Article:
Famous for being a President of Argentina
Born - 8th October 1898, Buenos Aires, Argentina
Parents - Mario Tomas Peron, Juana Sosa Toledo
Siblings - brother
Married - 1. Aurelia Tizón
2. Eva Duarte
3. Isabel Martinez
Children - None
Died - 1st July 1974 Buenos Aires Argentina aged 68 years
Juan Domingo Perón was born in Buenos Aires, Argentina on October 8th 1895. After school he attended Military College. Upon graduation he rose through the army ranks and in the late 1930s was sent to Italy as a military observer where he became familiar with the government of Benito Mussolini.
Perón returned to Argentina in 1941 and formed the GOU (United Officers' Group) against the government. In 1943 the group led a successful military coup against the government of Ramon Castillo and Perón became secretary of Labour and Social welfare. His reforms in this area made him popular with the working classes.
In 1944 Peron met the singer and actress Eva Duarte at a relief concert for the 1944 earthquake. Peron's first wife Aurelia Tizon had died of cancer in 1937 and in October 1945 Peron married Eva Duarte. Eva, known as Evita, a woman of the masses sympathetic to the plight of the poor and downtrodden, was instrumental in increasing support of Perón. When Perón was arrested by opposition forces in October 1945, mass protests led by Evita secured his release just four days later.
Perón stood for election and became president of Argentina on 24th February 1946. His goals for the country were to improve social justice and to make Argentina economically independent. Perón remained in office for six years at the head of a right wing government that was fiercely anti-American and anti-British, strongly in favour of nationalisation and with a belief that government should be for the people not by the people. The political ideology was and is referred to as Perónism.
By 1951 Perón had had to modify some of his political ideology in order to remain in office. In 1952 the death of Evita, Perón's excommunication by the Catholic Church and workers' complaints led to a decline in his popularity. Perón was defeated in 1955 and exiled to Paraguay.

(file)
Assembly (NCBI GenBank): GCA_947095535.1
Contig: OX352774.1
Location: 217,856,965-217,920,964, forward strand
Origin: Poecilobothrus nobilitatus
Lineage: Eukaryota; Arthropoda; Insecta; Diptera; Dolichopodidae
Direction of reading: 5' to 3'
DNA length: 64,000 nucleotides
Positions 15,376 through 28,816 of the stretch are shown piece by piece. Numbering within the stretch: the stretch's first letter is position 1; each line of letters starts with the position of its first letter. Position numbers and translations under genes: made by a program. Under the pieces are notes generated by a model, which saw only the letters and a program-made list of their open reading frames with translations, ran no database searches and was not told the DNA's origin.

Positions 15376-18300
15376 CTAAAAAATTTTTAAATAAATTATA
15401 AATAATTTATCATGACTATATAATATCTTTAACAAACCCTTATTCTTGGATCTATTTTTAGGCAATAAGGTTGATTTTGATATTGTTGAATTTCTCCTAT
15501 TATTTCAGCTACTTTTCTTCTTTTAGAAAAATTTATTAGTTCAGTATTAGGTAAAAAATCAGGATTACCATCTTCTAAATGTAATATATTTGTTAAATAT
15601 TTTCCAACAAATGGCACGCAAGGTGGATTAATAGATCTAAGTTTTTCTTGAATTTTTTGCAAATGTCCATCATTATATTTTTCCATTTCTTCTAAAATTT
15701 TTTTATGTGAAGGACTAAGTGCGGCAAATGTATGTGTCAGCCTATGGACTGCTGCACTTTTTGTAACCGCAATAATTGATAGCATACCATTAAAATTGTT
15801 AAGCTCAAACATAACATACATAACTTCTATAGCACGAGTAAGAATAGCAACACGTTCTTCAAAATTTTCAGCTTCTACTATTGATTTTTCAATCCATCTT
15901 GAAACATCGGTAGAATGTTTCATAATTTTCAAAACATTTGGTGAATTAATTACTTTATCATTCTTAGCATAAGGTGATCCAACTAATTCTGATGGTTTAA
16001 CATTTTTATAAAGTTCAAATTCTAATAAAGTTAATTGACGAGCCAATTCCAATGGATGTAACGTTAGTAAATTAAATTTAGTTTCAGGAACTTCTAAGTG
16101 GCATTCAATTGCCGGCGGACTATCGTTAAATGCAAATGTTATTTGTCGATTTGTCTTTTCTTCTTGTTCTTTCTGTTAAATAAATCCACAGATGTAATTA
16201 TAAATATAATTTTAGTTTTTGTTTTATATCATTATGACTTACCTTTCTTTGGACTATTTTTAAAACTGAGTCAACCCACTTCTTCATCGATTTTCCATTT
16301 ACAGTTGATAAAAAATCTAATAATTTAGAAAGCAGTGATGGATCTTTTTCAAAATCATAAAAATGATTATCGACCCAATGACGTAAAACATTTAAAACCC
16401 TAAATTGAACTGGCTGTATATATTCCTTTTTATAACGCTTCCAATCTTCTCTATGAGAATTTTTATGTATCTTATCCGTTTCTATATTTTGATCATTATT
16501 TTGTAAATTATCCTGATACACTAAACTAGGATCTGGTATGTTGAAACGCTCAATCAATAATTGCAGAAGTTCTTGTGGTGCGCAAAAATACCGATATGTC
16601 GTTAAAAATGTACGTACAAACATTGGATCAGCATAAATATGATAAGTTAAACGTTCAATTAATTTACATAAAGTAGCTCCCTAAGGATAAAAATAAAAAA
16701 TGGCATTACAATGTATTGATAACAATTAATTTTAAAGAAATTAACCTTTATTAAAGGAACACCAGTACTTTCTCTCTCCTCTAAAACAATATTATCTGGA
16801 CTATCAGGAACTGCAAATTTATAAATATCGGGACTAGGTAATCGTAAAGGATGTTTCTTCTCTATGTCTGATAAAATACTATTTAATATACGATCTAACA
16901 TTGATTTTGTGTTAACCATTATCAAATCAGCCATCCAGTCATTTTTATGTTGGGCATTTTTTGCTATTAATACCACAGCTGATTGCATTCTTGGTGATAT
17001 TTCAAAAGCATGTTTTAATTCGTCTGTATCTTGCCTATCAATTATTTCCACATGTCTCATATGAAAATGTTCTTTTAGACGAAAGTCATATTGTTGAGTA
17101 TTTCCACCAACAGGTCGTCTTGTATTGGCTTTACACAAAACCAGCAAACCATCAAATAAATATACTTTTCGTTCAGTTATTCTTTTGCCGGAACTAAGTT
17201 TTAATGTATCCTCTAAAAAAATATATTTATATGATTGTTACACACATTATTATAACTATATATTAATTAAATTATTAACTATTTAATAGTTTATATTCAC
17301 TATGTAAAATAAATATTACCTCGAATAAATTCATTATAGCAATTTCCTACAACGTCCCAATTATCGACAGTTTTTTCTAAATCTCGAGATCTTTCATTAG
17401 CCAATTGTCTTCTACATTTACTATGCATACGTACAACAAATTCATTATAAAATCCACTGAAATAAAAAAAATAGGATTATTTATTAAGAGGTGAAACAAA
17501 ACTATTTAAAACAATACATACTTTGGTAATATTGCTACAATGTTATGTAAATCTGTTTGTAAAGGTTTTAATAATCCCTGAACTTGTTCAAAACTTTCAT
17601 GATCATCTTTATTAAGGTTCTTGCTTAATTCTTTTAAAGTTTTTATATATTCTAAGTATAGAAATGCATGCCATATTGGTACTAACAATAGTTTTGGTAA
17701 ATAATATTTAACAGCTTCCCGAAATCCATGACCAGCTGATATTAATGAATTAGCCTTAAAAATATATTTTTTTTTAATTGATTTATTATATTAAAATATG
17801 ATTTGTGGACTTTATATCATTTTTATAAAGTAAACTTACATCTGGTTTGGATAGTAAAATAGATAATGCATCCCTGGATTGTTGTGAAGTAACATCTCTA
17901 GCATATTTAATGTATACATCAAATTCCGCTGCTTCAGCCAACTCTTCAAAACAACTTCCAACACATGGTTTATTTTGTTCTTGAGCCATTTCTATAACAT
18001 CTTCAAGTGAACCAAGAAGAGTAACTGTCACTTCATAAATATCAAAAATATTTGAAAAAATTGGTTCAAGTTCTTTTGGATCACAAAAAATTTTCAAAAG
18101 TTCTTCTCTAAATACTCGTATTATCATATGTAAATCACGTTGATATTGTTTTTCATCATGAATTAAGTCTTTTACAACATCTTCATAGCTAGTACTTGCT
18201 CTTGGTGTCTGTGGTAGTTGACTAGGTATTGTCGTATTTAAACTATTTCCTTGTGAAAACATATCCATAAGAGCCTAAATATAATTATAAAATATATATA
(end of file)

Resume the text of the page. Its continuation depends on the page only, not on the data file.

In 1961 he moved to Spain and settled in Madrid where he married his third wife, Maria Estela Martinez.
In 1973 the military government in power restored democracy and Perón was invited to return to Argentina to front the Perónist party. Although he was returned as President in 1973 he was unable to secure any lasting effect on the political or economic situation in Argentina. After Perón's death in 1974, his wife Maria who had been his Vice President became President in her own right but was brought down by a military coup in 1976.
From the 1st century A.D. to the late 19th century, one medical compound reigned supreme over all other remedies: theriac. First concocted by a Greek king worried about poisons, theriac went from being a general antidote to snake bites to an all around panacea, used to treat everything from asthma to warts, including the Black Plague. Famous doctors throughout this long history experimented with the drug and... Read More
If you think, as some do today, that many drugs used as medicines are potentially deadly, consider what people living in medieval times were prescribed as curative agents—from ground up corpses to toxic mercury to crocodile dung. The annals of medieval medical history are full of substances that make us cringe. Yet people believed in these cure-alls and willingly took them when prescribed by a doctor of the... Read More
The Neo-Assyrian Empire used earthen ramps, siege towers and battering rams in sieges; the Greeks and Alexander the Great created destructive new engines known as artillery to further their sieges, and the Romans used every technique to perfection. That is to say, the Romans were not inventors, but they were superb engineers and disciplined, tough soldiers who fought against great odds and won, repeatedly.... Read More
Demetrius I, King of Macedon, invented many siege engines including battering rams and siege towers. For the Siege of Rhodes, he created the Helepolis, the Taker of Cities, a huge armored siege tower containing many heavy catapults.
The island city of Rhodes maintained its neutrality among the warring nations of the time, although it remained friendly to Ptolemy I of Egypt, the enemy of Demetrius of... Read More
In the first part of this series, we noted the siege equipment of the Assyrians consisted of complex battering rams, earthen ramps and a dedicated corps of engineers and sappers. Alexander the Great and the Greeks would take the next steps in the evolution of siege warfare. The Greeks had invented the catapult circa 399 B.C. Alexander innovated by fastening catapults and ballistas on the decks of ships to breach... Read More